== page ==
State Senate passes $101 billion budget
SACRAMENTO (AP) – The state Senate passed a $101 billion California budget and the bills to implement it early Sunday, ending partisan bickering that had left the state without a spending plan for nearly a month.
The Senate passed the budget by a 28-11 vote, with one member absent. It now goes to Gov. Gray Davis, who earlier had indicated he would approve it by Wednesday.
The budget was approved at 1:18 a.m. after 15 hours of deliberations. A Saturday morning vote came up a single vote short of the necessary two-thirds majority needed for passage.
Senators talked through the afternoon trying to resolve the standoff and returned to the floor in the evening for further discussions.
Republican Sen. Pete Knight of Palmdale was absent.
In the end, Republican senators Maurice Johannessen of Redding and Richard Monteith of Modesto in the San Joaquin Valley broke party ranks to vote with Democrats and provide the margin of victory.
The Senate package kept nearly $80 million in tax breaks for farmers and grants for rural police agencies that were added to the spending plan last week by the state Assembly.
”I feel that we were at a point of impasse, and I did not want to jeopardize the gains for the Central Valley and agriculture,” Monteith said after the vote.
”This is a tremendous bill for rural California,” Johannessen said.
Democrats also tried to woo Republican votes by adding $40 million in extra funding for schools, $75 million in tax breaks for senior citizens and $5 million for high-tech crime-fighting tools for police forces around the state.
Even with those additions, the budget is only slightly larger than last year’s $99.4 billion plan, in part because the state had less money to add after spending nearly $8 billion to buy electricity for troubled utilities because of the power crunch.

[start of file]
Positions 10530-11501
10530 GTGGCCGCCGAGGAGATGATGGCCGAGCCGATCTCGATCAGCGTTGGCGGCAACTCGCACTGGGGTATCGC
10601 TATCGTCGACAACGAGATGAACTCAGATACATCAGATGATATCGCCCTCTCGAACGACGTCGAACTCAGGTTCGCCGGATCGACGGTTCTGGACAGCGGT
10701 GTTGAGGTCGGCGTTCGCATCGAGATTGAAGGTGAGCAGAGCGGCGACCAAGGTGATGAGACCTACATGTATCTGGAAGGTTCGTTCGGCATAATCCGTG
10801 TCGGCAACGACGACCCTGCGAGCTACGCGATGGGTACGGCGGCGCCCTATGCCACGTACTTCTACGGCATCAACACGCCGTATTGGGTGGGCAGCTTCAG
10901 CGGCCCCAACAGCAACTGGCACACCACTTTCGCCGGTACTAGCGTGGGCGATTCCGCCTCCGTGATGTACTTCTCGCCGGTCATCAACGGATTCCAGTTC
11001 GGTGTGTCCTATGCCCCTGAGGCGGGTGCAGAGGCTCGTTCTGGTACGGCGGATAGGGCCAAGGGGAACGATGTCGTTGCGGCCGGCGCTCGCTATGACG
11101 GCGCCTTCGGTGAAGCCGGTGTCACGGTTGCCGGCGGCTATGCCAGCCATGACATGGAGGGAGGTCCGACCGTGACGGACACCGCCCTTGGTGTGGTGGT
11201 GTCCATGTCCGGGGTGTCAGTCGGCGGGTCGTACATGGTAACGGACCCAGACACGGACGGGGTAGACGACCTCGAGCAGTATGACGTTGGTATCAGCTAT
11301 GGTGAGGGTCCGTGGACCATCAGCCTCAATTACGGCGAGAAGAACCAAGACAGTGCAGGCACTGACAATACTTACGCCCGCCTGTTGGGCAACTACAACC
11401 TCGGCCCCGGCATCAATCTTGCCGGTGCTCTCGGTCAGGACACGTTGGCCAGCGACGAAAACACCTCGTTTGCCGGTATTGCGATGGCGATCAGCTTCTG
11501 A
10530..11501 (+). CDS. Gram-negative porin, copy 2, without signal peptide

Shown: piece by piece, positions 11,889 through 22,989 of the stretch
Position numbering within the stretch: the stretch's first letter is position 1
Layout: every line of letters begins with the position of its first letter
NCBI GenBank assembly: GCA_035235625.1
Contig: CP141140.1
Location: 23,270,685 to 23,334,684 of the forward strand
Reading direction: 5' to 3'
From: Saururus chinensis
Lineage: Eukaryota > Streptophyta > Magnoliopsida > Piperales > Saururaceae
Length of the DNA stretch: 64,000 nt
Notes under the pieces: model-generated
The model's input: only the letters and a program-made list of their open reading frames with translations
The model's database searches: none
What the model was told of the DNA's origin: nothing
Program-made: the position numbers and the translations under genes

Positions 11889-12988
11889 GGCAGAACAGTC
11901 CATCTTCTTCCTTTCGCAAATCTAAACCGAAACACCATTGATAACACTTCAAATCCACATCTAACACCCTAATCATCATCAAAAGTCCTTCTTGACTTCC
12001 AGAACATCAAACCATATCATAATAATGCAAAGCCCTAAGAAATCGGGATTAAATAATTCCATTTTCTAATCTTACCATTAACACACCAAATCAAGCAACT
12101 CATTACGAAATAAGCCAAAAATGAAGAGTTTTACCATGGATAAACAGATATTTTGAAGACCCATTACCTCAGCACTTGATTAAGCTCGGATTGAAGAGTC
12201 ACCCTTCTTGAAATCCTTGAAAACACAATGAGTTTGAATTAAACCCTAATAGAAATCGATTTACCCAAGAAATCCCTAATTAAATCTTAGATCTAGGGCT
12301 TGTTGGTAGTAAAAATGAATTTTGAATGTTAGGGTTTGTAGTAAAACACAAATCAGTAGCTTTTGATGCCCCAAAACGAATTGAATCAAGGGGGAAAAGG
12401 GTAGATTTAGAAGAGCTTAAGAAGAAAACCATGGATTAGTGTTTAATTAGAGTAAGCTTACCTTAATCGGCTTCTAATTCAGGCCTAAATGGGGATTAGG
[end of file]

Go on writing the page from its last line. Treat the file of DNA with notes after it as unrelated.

The vote provided a significant breakthrough to the three-week budget stalemate that had denied paychecks to legislative employees and vendors who do business with the state.
It was the seventh time in 10 years that the budget was passed after the July 1 beginning of the new fiscal year.
Applause greeted the announcement of the vote in the Senate chambers.
Republicans had held up the plan because it contained an automatic quarter-cent sales tax hike that is scheduled to take effect next January. Democrats argued that the hike would raise $1.2 billion over the next two years to cushion California against hard times if the economic downturn continues.
In fact, the state’s Department of Finance has predicted that the state will run a deficit next year.
After finishing the budget the Senate adjourned for its monthlong vacation.
The state Assembly must now finish a budget process that many say is one of the most contentious in recent history.
On Saturday, Senate Republican Leader Jim Brulte, R-Rancho Cucamonga, called the process ”clearly dysfunctional.” It was made tougher by the seven-month energy crisis, the economic downturn, lawmakers’ preparations for upcoming elections and prospects of more belt-tightening in the year ahead.
The Assembly approved the budget measure on Monday but was unable to pass the bills necessary to implement it and threw the package into the Senate’s hands. The Assembly must now try again to pass implementing legislation. There was no indication of when that might occur, although the Assembly, though not in session, had remained on call through the weekend.
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